Pilot Curbside Compost Collection: The details are still being worked out, but the budget also includes funding for a DPW pilot program for collecting household compost at the curb, similar to trash and recycling. I know plenty of Ward 6ers are going to be interested in participating, so I'll share more info as I learn about it. In the meantime, don't forget you can drop-off food waste to be part of the city's composting program for community gardens most weekends at farmers markets, including Eastern Market.
COVID-19 is not over. But it has gotten harder to understand community spread with major gaps in data transparency, an issue I joined my colleagues in raising last week (DCist). But I do want to share some updates, including new information on upcoming booster shots for children as young as five (we're still waiting for vaccinations for children under five, as many parents know).
Boosters for Kids 5-11: I've had more than a few folks ask me about upcoming booster shots for children. The FDA has offered approval, and the CDC issued approved guidelines last evening. DC Health and providers will be ready to provide booster shots today at COVID Centers (see below). Children are ready five months after their initial vaccination (so check your vaccine cards).
COVID Centers Remain a Great Resource: If you need a test, a vaccine, or masks, the District operates COVID Centers in every Ward (ours is on Barracks Row at 507 8th St., SE). You can get masks, vaccines, and tests for free. And for those age 5-11 boosters are available today - following CDC guidance approved last night - by walking into the COVID Center to get one for your child if it's been 5 months since their initial vaccine. And if for some reason your 5-11 year-old never got vaccinated, well, there's no time like the present, and the COVID Center can make that happen, too.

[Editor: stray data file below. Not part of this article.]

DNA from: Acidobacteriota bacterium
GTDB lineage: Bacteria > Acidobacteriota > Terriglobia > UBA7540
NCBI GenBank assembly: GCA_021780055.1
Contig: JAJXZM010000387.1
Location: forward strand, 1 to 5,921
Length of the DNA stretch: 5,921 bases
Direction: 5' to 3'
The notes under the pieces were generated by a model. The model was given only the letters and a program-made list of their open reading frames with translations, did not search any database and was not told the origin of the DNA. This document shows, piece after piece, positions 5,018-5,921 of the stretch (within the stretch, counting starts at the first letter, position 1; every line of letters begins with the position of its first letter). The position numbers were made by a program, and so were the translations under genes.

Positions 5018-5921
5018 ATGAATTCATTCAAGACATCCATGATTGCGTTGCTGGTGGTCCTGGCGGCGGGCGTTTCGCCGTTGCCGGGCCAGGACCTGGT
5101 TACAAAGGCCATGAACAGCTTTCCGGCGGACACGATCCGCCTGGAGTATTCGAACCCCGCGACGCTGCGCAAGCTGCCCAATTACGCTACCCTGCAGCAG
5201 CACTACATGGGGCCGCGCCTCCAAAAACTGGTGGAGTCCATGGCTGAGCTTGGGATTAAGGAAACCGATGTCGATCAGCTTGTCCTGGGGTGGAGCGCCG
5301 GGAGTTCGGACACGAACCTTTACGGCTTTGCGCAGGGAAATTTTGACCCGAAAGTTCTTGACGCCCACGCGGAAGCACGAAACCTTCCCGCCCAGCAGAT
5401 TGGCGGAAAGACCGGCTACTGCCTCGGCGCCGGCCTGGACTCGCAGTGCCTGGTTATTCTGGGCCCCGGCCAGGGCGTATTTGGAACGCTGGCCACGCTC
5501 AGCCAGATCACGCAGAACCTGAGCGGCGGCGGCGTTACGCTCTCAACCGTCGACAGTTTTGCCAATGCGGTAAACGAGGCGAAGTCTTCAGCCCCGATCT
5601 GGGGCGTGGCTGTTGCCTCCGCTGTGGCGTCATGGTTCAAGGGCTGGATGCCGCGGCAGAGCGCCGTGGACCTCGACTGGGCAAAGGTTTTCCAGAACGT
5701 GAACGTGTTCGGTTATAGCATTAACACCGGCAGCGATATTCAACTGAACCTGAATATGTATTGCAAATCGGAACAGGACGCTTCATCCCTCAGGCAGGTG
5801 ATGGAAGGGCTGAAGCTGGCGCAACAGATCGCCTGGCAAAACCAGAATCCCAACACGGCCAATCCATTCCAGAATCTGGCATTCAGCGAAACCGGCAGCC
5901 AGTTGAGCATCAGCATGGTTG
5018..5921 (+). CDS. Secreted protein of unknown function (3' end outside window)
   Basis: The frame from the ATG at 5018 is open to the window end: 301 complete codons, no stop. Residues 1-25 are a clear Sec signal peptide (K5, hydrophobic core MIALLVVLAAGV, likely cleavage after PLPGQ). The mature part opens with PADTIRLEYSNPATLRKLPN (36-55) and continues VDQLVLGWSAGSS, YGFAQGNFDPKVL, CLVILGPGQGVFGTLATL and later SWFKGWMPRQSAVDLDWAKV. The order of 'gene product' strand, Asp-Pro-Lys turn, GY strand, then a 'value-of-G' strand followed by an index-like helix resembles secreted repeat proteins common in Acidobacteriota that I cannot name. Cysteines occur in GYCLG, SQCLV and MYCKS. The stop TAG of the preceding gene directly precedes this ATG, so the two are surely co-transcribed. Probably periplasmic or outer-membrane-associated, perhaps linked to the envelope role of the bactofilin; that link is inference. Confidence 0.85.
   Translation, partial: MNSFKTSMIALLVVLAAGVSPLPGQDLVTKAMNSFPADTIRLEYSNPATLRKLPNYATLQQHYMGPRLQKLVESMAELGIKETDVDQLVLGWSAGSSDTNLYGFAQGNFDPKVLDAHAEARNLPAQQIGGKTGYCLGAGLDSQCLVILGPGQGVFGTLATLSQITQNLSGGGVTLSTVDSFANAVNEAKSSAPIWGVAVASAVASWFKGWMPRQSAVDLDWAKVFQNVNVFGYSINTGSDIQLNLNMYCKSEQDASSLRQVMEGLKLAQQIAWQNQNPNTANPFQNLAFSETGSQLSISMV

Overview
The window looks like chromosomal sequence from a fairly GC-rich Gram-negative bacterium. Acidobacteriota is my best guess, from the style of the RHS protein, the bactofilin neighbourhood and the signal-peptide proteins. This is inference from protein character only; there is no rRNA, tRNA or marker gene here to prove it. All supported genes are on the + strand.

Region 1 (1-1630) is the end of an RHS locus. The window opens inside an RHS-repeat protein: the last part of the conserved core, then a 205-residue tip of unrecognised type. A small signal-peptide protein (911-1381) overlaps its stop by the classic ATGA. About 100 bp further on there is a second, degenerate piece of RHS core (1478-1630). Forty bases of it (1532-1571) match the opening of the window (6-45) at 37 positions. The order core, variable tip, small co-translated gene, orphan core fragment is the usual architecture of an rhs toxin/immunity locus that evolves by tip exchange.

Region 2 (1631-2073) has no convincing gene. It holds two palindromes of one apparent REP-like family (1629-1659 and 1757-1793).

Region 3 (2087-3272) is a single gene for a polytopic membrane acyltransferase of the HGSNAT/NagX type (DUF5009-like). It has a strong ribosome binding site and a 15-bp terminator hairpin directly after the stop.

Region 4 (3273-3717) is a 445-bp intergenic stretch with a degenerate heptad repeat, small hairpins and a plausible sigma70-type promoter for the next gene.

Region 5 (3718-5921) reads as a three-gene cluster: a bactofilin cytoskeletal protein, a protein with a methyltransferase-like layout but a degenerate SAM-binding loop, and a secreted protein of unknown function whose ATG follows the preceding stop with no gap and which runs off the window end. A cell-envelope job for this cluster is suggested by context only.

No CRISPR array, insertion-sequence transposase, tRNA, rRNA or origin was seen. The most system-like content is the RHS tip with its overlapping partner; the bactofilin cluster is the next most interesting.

Get Vaccinated, and Boosted: All residents over the age of 12 are eligible for vaccination and a booster. Having the vaccine provides immense protection against the most serious effects of COVID-19, and we have a number of highly transmissible variants right now. If you got your first shots, be sure to bring your vaccine card so the provider can verify you're eligible. Find a location in Ward 6 now.
Public Safety Update
In the past few weeks, I've been closely engaged with residents at Potomac Gardens, Hopkins, and in the nearby neighborhoods as we've suffered from repeat gun violence stemming from cyclical conflicts. First District MPD Officers have increased their physical presence and patrols in the area, and I'm finding myself having to push DC Housing Authority to step up its own officers' presence to ensure resident safety and tamp down on retaliation. At the same time, I've met with the Senior Resident Council, Potomac Gardens leadership and residents, and with two nonprofits who work in the community in an effort to break the cycle. If you missed it, MPD also announced an arrest in the double homicide at Potomac Gardens on March 14.